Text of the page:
Prop 65 has a well-earned reputation as a “bounty hunter” statute, and is presently the subject of reform legislation, AB 227. This notorious “right to know” law does not ban any particular chemical from being used in products. In most cases it simply requires a generic warning label if a product contains chemicals found on the OEHHA’s Prop 65 list.

Because of the recent addition of Tris / TDCPP, products containing that chemical now must have a warning label in order to comply with Prop 65. Manufacturers and distributors who use outdated labeling and inadvertently fail to include the required warning are likely to be targeted by lawyers and claimants looking for violations on which they can capitalize. The penalties imposed by Prop 65 include fines as well as liability for the plaintiff’s attorney’s fees and costs.

Prospective Prop 65 plaintiffs are required to serve a “Notice of Violation” and wait at least 60 days before they can file a lawsuit. (California Health and Safety Code section 25249.7(d)) A review of the 159 Notices of Violation with respect to Tris / TDCPP served in the past 6 months reveals that just two law firms are actually behind the onslaught of Prop 65 notices regarding Tris / TDCPP:

  • The Chanler Group of Berkeley, California, through attorney Josh Voorhees and the firm’s “usual plaintiffs” (Peter Englander, Laurence Vinocur, Russell Brimer and John Moore) – 146 of the 159 Notices (92%).
  • Lexington Law Group of San Francisco, California, through attorney Mark N. Todzo and the firm’s plaintiff, Center for Environmental Health – 13 of the 159 Notices (8%).

The products identified in these notices have included foam-cushioned upholstered furniture, such as chairs, ottomans, stools and benches, foam-cushioned mattress toppers, back and seat cushions, car seats, and foam mats and pads for children and infants.

Manufacturers and distributors should promptly assess whether their products contain Tris / TDCPP. CK&E’s lawyers are experienced in helping clients take action to protect themselves from Prop 65 liability, and to help put out the fire if a Notice of Violation is delivered.

Print Friendly, PDF & Email
0

Prop. 65 Reform — Is a Safe Harbor from Bounty Hunters on the Horizon?

Posted by:

California’s now-infamous Proposition 65 (Prop. 65, Cal. Health & Safety Code § 25249.5) allows a private citizen to file a lawsuit against any business that fails to post adequate warnings about the presence of chemicals known to cause cancer or reproductive harm.  The private enforcer may seek an injunction, penalties of up to $2500 per violation, per day, and an award of attorneys’ fees.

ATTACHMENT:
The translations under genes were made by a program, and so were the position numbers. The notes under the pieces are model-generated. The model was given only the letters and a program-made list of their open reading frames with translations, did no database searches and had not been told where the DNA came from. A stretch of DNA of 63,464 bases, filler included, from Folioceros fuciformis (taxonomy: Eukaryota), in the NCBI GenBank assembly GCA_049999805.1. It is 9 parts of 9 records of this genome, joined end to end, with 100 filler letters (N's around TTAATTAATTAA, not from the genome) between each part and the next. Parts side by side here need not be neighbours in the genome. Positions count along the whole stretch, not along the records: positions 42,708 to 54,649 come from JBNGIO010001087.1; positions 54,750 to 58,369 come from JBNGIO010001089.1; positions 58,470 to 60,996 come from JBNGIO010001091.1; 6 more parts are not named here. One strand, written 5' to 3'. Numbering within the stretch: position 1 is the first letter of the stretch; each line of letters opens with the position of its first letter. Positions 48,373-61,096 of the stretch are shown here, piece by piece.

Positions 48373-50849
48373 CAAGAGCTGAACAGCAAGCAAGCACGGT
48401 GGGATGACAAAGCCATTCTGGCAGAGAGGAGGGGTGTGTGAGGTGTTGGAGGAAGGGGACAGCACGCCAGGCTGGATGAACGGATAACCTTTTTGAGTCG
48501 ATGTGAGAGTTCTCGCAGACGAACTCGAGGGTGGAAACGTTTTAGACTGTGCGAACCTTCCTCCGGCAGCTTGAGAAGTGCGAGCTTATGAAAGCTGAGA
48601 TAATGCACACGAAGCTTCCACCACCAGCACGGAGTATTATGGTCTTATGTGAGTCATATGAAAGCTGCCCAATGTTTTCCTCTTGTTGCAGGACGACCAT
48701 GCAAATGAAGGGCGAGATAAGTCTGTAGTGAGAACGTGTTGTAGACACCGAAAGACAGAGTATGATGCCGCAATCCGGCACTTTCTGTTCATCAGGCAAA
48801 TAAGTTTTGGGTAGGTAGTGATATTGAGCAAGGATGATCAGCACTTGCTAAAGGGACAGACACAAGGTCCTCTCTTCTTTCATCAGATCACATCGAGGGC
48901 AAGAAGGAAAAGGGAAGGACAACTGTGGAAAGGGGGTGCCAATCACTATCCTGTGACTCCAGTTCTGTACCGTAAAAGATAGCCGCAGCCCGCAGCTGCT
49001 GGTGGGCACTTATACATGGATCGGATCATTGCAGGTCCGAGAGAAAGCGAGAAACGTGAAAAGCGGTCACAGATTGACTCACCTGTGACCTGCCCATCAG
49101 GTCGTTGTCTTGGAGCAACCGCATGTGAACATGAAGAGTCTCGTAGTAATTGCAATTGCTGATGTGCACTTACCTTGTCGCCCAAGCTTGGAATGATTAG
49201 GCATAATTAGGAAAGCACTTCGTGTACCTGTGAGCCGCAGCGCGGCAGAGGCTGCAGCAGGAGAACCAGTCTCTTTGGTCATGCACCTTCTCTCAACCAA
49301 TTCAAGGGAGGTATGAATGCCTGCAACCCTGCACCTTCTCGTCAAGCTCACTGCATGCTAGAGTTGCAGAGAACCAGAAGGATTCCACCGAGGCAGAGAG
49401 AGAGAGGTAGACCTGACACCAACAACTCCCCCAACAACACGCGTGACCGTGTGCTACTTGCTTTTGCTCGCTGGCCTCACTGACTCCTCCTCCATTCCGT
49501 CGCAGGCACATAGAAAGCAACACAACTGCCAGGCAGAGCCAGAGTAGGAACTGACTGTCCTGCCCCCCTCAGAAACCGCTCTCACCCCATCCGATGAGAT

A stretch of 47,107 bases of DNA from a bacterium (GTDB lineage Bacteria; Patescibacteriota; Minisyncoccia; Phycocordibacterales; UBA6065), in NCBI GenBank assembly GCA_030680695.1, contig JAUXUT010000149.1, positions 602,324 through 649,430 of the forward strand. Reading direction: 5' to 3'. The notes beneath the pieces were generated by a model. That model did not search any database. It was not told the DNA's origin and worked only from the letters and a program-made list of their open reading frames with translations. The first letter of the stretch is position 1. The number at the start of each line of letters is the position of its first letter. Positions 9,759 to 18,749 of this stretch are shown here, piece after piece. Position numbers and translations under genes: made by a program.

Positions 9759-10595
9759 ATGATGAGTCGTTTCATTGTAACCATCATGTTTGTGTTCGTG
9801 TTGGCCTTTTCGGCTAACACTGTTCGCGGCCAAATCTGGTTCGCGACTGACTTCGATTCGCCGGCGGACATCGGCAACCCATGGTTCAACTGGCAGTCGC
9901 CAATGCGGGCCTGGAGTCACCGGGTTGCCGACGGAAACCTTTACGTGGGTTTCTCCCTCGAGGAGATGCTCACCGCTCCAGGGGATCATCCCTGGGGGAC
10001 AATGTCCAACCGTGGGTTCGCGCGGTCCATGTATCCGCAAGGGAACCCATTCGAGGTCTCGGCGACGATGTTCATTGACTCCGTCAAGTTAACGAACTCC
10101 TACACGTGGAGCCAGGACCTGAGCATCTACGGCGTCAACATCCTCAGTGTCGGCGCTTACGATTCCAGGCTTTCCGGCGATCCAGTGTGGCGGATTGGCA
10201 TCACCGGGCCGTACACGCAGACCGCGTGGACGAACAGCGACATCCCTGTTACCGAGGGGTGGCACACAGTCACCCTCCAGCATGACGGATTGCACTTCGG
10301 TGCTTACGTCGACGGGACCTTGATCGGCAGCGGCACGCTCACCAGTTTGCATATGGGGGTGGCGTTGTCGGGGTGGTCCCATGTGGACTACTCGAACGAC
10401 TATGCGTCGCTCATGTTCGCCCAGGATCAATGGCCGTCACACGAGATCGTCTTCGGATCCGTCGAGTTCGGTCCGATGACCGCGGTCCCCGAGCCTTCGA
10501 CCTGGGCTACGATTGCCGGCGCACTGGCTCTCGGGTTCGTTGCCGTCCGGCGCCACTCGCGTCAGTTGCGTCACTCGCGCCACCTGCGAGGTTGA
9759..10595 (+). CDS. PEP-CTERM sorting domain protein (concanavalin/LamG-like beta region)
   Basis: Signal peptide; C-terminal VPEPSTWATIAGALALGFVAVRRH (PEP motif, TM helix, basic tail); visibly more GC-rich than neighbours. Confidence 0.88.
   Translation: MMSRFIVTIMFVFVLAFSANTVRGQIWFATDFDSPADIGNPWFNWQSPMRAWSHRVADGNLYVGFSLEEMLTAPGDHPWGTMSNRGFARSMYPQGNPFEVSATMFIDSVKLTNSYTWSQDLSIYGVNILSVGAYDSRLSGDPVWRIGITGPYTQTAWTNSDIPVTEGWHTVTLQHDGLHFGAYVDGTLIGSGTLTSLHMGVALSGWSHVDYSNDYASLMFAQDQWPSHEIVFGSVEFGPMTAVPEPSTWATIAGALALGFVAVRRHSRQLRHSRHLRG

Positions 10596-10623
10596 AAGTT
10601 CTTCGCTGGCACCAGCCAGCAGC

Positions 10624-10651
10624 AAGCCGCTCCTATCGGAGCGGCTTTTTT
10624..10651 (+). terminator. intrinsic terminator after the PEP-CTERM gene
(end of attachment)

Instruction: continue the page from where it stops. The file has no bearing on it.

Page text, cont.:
Assembly Member Mike Gatto (43rd District of California)  recently proposed legislation, Assembly Bill 227, that would reform Prop. 65 by providing a “safe harbor” in the form of a 14-day period for businesses to correct alleged violations.  If enacted as proposed, a business who receives a demand under Prop. 65 would have a brief opportunity to demonstrate its compliance with Prop. 65 requirements to the California State Attorney General, or the responsible city attorney or district attorney.  If the business takes advantage of that “safe harbor” then the claimant would be barred from filing a lawsuit against that business.

While the purpose of Prop. 65’s private enforcement provision is to allow private citizens to act on behalf of the public to ensure warnings are properly posted, supporters of AB 227 criticize Prop. 65 as a “bounty hunter” statute that primarily benefits plaintiff’s attorneys.  In 2011, businesses paid a total of nearly $16 million to settle lawsuits brought by  private citizens, of which almost $12 million was paid to the plaintiffs’ attorneys.  In fact, nearly half of the attorneys’ fees were paid to a single firm: The Chanler Group.

AB 227 would give businesses the opportunity to come into compliance with Prop. 65 warning requirements without paying exorbitant settlement fees to prevent costly litigation.  But businesses would have to take swift action.  As CK&E attorneys John A. Conkle, Amy Burke and Mark Riedel discussed in their November 2012 presentation to the Personal Care Products Council, What’s Your Game Plan?, it is important for businesses to develop strategies for ensuring regulatory compliance and for handling notices of violation quickly and efficiently.  AB 227, if signed into law, would be another reason that businesses should prepare contingency plans for the day that they receive a notice of violation from plaintiffs seeking to take advantage of Prop. 65 — a business could avoid being sued at all if it responds quickly and correctly to take advantage of the safe harbor.  CK&E advises clients in regulatory compliance, responding to warning and demand letters, and developing an individualized game plan to suit each client’s needs.

Print Friendly, PDF & Email
0
Page 9 of 9 «...56789